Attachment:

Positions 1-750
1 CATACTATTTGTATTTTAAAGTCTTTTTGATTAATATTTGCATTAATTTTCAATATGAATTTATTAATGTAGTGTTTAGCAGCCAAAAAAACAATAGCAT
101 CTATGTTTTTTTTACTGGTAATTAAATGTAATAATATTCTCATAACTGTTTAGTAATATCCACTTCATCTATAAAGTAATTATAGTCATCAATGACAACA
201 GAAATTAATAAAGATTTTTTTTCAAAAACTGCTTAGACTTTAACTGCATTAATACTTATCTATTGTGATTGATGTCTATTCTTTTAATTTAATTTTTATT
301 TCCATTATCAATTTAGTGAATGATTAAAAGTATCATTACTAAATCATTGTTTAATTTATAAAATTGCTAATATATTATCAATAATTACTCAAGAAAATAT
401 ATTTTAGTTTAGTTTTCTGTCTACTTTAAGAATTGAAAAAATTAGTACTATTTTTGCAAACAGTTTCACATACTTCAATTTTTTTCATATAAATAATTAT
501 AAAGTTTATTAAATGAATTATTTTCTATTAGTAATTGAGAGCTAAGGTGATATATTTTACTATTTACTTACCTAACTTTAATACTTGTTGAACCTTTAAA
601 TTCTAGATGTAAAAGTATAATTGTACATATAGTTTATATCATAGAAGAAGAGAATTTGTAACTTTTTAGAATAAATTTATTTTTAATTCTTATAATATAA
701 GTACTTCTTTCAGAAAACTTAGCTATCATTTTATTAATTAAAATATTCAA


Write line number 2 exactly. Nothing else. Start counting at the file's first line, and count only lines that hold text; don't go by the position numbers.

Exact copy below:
1 CATACTATTTGTATTTTAAAGTCTTTTTGATTAATATTTGCATTAATTTTCAATATGAATTTATTAATGTAGTGTTTAGCAGCCAAAAAAACAATAGCAT